(4/4007) The importance of genetic diversity in livestock populations of the future.
Farm animal genetic diversity is required to meet current production needs in various environments, to allow sustained genetic improvement, and to facilitate rapid adaptation to changing breeding objectives. Production efficiency in pastoral species is closely tied to the use of diverse genetic types, but greater genetic uniformity has evolved in intensively raised species. In poultry, breeding decisions are directed by a few multinational companies and involve intense selection, the use of distinct production lines, and very large populations. In dairy cattle, the Holstein breed dominates production. Intensive sire selection is leading to relatively rapid inbreeding rates and raises questions about long-term effects of genetic drift. Key questions in management of farm animal genetic diversity involve the distribution of potentially useful quantitative trait locus alleles among global livestock breeds. Experiments with tomato, maize, and mice suggest that favorable alleles can exist in otherwise lowly productive stocks; this cryptic variation may potentially contribute to future selection response. Genetic improvement under relatively intense unidirectional selection may involve both increases in the frequency of favorable additive alleles as well as the progressive breakdown of homeostatic regulatory mechanisms established under the stabilizing selection that is characteristic of natural populations. Recombination among closely linked regulatory loci and new, potentially favorable mutations are possible sources of long-term genetic variation. A greater understanding of the potential that these alternative mechanisms have for supporting long-term genetic improvement and of genetic relationships among global livestock populations are priorities for managing farm animal genetic diversity. (+info)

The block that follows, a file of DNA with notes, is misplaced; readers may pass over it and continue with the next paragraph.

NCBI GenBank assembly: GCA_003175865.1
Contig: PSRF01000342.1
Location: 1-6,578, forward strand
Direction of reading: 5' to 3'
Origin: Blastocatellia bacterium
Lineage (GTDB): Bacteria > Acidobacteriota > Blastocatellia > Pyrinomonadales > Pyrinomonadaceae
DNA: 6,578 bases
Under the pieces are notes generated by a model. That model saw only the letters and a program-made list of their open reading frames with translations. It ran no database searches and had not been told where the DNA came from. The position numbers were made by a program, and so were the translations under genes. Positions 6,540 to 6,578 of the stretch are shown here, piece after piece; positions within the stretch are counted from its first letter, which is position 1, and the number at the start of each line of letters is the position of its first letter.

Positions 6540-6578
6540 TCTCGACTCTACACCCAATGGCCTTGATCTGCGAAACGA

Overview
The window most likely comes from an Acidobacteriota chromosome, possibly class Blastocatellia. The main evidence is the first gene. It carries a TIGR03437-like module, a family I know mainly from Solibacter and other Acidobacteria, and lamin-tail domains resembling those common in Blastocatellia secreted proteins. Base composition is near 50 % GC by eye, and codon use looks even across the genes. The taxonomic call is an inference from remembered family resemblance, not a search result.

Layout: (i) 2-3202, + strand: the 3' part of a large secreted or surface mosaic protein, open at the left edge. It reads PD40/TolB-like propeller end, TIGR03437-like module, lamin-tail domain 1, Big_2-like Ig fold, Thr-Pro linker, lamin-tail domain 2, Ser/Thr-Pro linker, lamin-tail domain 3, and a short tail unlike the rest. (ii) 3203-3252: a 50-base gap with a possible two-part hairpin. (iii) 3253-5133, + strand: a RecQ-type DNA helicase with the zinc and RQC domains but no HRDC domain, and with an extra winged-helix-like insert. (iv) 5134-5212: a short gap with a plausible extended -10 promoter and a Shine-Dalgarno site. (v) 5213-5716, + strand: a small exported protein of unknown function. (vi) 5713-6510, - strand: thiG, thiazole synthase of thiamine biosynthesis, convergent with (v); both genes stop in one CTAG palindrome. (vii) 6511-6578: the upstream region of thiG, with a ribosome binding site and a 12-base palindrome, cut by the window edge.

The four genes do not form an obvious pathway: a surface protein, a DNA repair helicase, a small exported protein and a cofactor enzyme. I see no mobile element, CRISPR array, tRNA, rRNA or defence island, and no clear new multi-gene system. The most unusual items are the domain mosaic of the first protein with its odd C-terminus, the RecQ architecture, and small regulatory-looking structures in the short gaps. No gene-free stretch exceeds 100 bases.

(5/4007) Evaluation of carcass, live, and real-time ultrasound measures in feedlot cattle: I. Assessment of sex and breed effects.
Carcass and live-animal measures from 1,029 cattle were collected at the Iowa State University Rhodes and McNay research farms over a 6-yr period. Data were from bull, heifer, and steer progeny of composite, Angus, and Simmental sires mated to three composite lines of dams. The objectives of this study were to estimate genetic parameters for carcass traits, to evaluate effects of sex and breed of sire on growth models (curves), and to suggest a strategy to adjust serially measured data to a constant age end point. Estimation of genetic parameters using a three-trait mixed model showed differences between bulls and steers in estimates of h2 and genetic correlations. Heritability for carcass weight, percentage of retail product, retail product weight, fat thickness, and longissimus muscle area from bull data were .43, .04, .46, .05, and .21, respectively. The corresponding values for steer data were in order of .32, .24, .40, .42, and .07, respectively. Analysis of serially measured fat thickness, longissimus muscle area, body weight, hip height, and ultrasound percentage of intramuscular fat using a repeated measures model showed a limitation in the use of growth models based on pooled data. In further evaluation of regression parameters using a linear mixed model analysis, sex and breed of sire showed an important (P < .05) effect on intercept and slope values. Regression of serially measured traits on age within animal showed a relatively larger R2 (62 to 98%) and a smaller root mean square error (RMSE, .09 to 8.85) as compared with R2 (0 to 58%) and RMSE (.31 to 67.9) values when the same model was used on pooled data. We concluded that regression parameters from a within-animal regression of a serially measured trait on age, averaged by sex and breed, are the best choice in describing growth and adjusting data to a constant age end point. (+info)
(6/4007) Comparison of three weaning ages on cow-calf performance and steer carcass traits.